The subject of a living trust as an estate planning tool generates quite a bit of discussion. A living trust is an arrangement you create during your lifetime to provide for yourself and your family both before and after your death. It has built-in flexibility that can work very well with your overall estate plans. Though there are many advantages to using this estate planning tool, it is not a substitute for a will.
Looking at Both Sides
- Reduction of probate costs. Although you can enjoy the use of the assets you place in a trust during your lifetime, a living trust removes those assets from your estate for probate purposes. Therefore, you save the probate and administration costs you would incur if those same assets were distributed by the terms of your will.
- Speedy distribution of trust assets. By establishing a living trust during your lifetime, you are setting up a method of managing and distributing your assets. Because a living trust escapes the probate process, the plan of distribution you describe is set in motion immediately at your death. There are none of the delays that occur under distribution by will, and you can be sure your assets ultimately will benefit the charitable institution(s) that mean so much to you.
- Flexibility of planning. Most living trusts are revocable. This gives you the freedom to amend, add to or even completely revoke the trust agreement as you wish.
- Freedom of control. Living trusts give you the freedom to name both the beneficiaries and the trustee. Most likely you will name yourself as the trustee during your lifetime and maintain the right to appoint and select successor trustees and beneficiaries. You also control the income and principal and how much of it you wish to use during your lifetime.
- Investment management. You may choose to appoint a professional trustee such as a bank trust department or trust institution. This frees you from the worry of the day-to-day management of assets, yet if you remain as co-trustee, you still may direct investment goals, including instructing your trustee to change investment strategies.
If you wish, you can give your trustee broad powers and allow the trustee to make the decisions, do all the paperwork and collect the dividends and interest and credit them properly. You would receive periodic and detailed accounting statements, including year-end data for tax purposes. Should you suffer a prolonged illness, your trustee could even pay your medical and household bills.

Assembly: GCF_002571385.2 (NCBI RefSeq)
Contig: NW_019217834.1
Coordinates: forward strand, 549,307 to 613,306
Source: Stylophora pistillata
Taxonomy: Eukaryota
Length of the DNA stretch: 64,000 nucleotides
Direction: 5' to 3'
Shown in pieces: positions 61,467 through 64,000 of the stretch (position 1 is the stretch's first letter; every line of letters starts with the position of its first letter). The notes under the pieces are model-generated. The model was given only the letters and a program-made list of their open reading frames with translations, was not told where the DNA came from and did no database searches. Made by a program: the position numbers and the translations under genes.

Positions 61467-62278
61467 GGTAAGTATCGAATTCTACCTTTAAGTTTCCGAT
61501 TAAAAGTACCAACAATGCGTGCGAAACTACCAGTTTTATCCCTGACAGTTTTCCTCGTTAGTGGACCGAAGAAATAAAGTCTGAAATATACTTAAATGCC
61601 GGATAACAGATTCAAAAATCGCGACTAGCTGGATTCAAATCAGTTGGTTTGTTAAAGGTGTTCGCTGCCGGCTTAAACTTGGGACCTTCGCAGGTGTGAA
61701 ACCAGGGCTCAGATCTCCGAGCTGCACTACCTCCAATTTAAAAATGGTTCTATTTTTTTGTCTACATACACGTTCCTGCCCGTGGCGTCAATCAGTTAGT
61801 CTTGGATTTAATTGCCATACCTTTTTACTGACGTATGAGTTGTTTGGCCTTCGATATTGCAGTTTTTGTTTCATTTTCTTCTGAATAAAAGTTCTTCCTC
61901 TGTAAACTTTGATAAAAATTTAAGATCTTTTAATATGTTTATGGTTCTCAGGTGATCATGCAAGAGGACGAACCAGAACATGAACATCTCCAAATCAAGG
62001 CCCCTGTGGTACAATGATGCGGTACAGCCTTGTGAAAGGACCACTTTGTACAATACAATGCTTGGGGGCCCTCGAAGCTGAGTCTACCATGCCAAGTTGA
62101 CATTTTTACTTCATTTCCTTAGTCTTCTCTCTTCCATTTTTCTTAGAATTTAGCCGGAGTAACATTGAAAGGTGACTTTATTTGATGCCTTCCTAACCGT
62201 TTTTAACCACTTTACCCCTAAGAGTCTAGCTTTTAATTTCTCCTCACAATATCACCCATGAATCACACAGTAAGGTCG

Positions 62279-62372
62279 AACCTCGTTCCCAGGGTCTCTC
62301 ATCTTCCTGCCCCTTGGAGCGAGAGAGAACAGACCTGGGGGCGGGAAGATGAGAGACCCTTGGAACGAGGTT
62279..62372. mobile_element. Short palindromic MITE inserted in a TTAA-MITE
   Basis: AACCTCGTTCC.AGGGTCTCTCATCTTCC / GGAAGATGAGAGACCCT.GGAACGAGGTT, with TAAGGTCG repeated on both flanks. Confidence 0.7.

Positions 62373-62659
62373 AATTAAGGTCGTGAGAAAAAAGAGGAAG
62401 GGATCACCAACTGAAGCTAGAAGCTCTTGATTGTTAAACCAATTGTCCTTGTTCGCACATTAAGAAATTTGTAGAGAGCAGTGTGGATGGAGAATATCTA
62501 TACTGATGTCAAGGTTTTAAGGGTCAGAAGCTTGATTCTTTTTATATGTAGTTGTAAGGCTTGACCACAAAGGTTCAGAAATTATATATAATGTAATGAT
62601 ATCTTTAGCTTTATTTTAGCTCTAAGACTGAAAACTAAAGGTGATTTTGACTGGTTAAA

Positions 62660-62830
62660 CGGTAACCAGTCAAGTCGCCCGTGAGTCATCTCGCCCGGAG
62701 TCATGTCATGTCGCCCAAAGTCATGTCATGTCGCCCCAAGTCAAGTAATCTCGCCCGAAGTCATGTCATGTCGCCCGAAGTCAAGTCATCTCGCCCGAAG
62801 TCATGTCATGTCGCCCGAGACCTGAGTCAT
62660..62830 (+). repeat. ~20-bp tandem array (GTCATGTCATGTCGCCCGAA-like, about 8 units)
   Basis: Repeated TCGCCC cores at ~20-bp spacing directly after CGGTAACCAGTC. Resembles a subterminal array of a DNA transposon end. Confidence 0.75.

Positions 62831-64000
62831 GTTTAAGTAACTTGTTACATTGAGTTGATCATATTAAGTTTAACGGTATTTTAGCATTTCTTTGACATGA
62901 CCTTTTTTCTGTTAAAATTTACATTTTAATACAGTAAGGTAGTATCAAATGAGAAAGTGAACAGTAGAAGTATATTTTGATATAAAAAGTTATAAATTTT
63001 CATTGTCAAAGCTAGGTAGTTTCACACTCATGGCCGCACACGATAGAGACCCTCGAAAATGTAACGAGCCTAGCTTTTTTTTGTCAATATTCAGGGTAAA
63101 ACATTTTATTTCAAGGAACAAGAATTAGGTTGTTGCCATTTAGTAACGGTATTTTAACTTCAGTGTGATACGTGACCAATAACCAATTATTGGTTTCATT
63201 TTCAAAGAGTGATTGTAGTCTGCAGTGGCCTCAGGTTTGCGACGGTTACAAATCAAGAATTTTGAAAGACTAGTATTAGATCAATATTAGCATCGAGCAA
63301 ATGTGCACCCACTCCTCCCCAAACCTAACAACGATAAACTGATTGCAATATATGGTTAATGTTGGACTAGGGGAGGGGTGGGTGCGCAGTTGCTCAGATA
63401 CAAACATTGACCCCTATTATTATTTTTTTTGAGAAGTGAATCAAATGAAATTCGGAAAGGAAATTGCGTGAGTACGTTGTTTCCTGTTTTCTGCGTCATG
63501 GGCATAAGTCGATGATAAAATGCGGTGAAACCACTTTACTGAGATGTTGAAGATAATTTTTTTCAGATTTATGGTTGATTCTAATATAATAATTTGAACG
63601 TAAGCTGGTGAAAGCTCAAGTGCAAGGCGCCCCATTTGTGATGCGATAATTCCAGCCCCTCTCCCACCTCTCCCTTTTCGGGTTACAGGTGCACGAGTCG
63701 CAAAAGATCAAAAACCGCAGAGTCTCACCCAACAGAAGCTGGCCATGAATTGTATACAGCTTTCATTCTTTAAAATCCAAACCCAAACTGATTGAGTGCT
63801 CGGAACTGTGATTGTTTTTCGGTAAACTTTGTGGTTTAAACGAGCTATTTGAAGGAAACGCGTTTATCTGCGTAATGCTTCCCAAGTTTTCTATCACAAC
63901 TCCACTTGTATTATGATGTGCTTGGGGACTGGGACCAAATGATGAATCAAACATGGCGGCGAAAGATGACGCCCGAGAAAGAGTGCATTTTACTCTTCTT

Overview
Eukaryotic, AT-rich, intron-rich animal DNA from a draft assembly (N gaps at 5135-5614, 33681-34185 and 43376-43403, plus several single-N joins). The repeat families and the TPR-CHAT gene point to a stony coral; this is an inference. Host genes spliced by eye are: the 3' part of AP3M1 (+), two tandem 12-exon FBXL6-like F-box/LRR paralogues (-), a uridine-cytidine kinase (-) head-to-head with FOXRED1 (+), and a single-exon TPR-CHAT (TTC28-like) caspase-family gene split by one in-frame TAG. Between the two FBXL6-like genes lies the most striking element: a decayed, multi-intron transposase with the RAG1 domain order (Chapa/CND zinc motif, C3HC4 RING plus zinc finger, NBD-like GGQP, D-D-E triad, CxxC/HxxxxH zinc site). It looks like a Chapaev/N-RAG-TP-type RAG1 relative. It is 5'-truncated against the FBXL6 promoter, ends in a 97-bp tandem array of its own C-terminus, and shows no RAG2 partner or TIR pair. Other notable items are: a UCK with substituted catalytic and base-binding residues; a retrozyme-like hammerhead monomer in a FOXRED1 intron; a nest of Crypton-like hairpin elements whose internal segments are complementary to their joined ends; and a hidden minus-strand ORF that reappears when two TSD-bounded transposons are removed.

- Confidential trust terms. A living trust is private. Unlike a will, no one, other than the beneficiaries, needs to know the contents of a trust.
- Charitable contributions. Once your needs and those of your family are met, trust assets can be distributed to charitable organizations like UGA.
- Tax savings. Although all the assets in a living trust are subject to estate taxes, a living trust may be drafted to make the most of estate tax advantages afforded under federal law. After your lifetime, the value of the assets distributed immediately to a charitable institution completely avoids estate tax.
Some Final Thoughts
Keep in mind that there’s no income tax charitable deduction when you create a revocable trust, and the level of income is not guaranteed. The trust’s assets can be invested in highly rated securities, of course, but the yield is dependent upon economic and market conditions. From your standpoint, these drawbacks may be more than offset by your right to retain control of the trust terms and investments.
A living trust generally is not a stand-alone document. It is advisable to have a pour-over will since it is difficult to get every asset into a trust.
A living trust gives you flexibility while you receive income from your assets during your lifetime, and it can provide asset management after your death.
SOURCE: University of Georgia in an article written by Mary L. McCormack